PC Keith Wallis has been charged. 5 policemen of the Diplomatic Protection Group are facing gross misconduct proceedings. David Mitchell must have thought that his luck was finally changing in relation to the ‘Plebgate’ scandal. A strong Court of Appeal, in the form of Master of the Rolls Lord Dyson and Lord Justices Richards and Elias, had other ideas.

In a far-reaching judgment handed down yesterday, the Court of Appeal rejected Mr Mitchell’s appeal against the order restricting his recoverable legal costs to nominal court fees. The Sun newspaper, the defendant in Mr Mitchell’s claim for defamation, must be grateful for the windfall caused by the failure of Mr Mitchell’s lawyers to lodge a costs budget in time.

The judgment marks a sea-change in the exercise of case management powers by the courts and the first scrutiny of newly re-drafted Rule 3.9 of the Civil Procedure Rules, which governs the circumstances where the courts will grant relief from sanction following a party’s failure to comply with a rule or direction. Lord Dyson, giving the leading judgment, stated that:

  • relief from sanction "should be granted more sparingly than previously", but it is not restricted solely to exceptional circumstances;
  • greater weight should be given by the court to the wider interests of justice and the interests of doing justice in the majority of cases, rather than focusing exclusively on seeking to achieve justice in the individual case;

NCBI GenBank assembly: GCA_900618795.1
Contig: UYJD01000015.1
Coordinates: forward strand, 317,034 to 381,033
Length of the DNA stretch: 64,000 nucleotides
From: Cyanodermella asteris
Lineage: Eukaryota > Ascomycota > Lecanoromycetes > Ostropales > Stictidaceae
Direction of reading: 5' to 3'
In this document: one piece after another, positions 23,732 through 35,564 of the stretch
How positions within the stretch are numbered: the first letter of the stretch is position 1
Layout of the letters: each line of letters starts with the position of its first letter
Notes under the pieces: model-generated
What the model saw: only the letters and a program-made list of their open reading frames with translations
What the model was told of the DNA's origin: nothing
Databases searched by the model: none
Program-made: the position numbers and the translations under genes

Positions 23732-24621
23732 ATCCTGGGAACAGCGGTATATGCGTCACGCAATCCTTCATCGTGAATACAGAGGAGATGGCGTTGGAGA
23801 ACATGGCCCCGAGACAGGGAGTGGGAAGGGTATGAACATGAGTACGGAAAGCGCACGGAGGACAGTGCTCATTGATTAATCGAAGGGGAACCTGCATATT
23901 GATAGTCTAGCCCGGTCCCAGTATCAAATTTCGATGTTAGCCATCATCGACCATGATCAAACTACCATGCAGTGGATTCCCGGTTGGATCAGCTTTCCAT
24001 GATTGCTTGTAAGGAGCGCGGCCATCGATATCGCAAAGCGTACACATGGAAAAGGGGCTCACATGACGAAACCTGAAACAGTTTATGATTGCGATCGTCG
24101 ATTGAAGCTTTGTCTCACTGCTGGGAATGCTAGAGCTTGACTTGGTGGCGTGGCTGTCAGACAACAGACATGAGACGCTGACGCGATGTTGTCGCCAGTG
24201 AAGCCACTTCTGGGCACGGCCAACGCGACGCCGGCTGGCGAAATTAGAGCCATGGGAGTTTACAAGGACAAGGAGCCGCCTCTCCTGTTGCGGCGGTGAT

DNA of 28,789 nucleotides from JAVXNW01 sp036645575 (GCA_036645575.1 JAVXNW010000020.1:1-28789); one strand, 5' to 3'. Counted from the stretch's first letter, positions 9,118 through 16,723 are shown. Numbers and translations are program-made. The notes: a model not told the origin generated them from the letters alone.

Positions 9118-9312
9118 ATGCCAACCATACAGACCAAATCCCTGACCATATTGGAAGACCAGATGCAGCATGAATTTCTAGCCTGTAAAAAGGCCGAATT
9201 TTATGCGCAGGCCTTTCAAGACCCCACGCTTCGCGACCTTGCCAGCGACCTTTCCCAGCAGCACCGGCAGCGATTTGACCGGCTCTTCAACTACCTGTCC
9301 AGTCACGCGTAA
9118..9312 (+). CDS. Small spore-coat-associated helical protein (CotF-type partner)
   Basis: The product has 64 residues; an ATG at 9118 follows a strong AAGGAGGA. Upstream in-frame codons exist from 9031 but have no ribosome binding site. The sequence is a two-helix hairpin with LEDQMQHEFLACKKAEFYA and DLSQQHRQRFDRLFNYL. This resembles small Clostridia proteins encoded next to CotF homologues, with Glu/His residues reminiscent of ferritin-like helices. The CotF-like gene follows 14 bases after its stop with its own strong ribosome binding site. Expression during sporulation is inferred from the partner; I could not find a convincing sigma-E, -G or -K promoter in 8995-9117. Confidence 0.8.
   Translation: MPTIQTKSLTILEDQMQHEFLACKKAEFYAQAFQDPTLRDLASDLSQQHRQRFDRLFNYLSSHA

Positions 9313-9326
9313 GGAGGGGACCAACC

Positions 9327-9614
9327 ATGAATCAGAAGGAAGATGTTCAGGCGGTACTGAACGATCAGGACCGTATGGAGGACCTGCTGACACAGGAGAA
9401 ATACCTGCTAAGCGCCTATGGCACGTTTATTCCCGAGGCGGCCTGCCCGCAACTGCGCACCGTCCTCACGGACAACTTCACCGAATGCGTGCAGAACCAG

• relief from sanction will usually be given if: (i)  the breach can properly be regarded as trivial, the party has otherwise fully complied and the application for relief is made promptly; or (ii) where there is a good reason, likely caused by circumstances outside the control of the party or its legal representative;
  • when considering an application for relief, the court should work on the basis that the original sanction was properly imposed; and
  • if the party is unhappy with the original sanction, its remedy is to seek to appeal that order as an application for relief is not the occasion on which to attack the original order.

So where does this leave Mr Mitchell? He has indicated that he will continue to fight his defamation claim against the Sun to clear his reputation, but at what cost? Save for court fees of approximately £2,500, he will recover no legal fees (a loss of £200,000?£300,000?).

So what will be the effect of the judgment: in the short term, possibly a degree of panic amongst litigants in person and less organised litigators; in the long term, a reduction in "dabbling" by those law firms without the expertise, both in terms of personnel and systems, to manage the litigation process properly.